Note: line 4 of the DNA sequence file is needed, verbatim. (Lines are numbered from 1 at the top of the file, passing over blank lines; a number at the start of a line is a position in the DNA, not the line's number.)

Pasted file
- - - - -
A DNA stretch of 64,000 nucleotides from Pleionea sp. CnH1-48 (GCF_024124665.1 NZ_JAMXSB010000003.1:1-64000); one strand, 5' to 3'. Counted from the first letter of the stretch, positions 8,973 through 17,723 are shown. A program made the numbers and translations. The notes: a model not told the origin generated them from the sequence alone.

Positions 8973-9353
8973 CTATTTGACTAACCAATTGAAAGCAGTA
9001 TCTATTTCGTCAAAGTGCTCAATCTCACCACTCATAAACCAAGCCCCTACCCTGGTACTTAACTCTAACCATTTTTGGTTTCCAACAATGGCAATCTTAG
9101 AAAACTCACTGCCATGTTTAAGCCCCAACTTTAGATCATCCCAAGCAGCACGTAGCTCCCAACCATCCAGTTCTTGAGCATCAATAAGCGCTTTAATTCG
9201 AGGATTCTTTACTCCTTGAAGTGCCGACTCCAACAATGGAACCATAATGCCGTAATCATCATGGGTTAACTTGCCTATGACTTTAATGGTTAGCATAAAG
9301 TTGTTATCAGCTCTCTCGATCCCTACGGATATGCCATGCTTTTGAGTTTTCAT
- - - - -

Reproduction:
9001 TCTATTTCGTCAAAGTGCTCAATCTCACCACTCATAAACCAAGCCCCTACCCTGGTACTTAACTCTAACCATTTTTGGTTTCCAACAATGGCAATCTTAG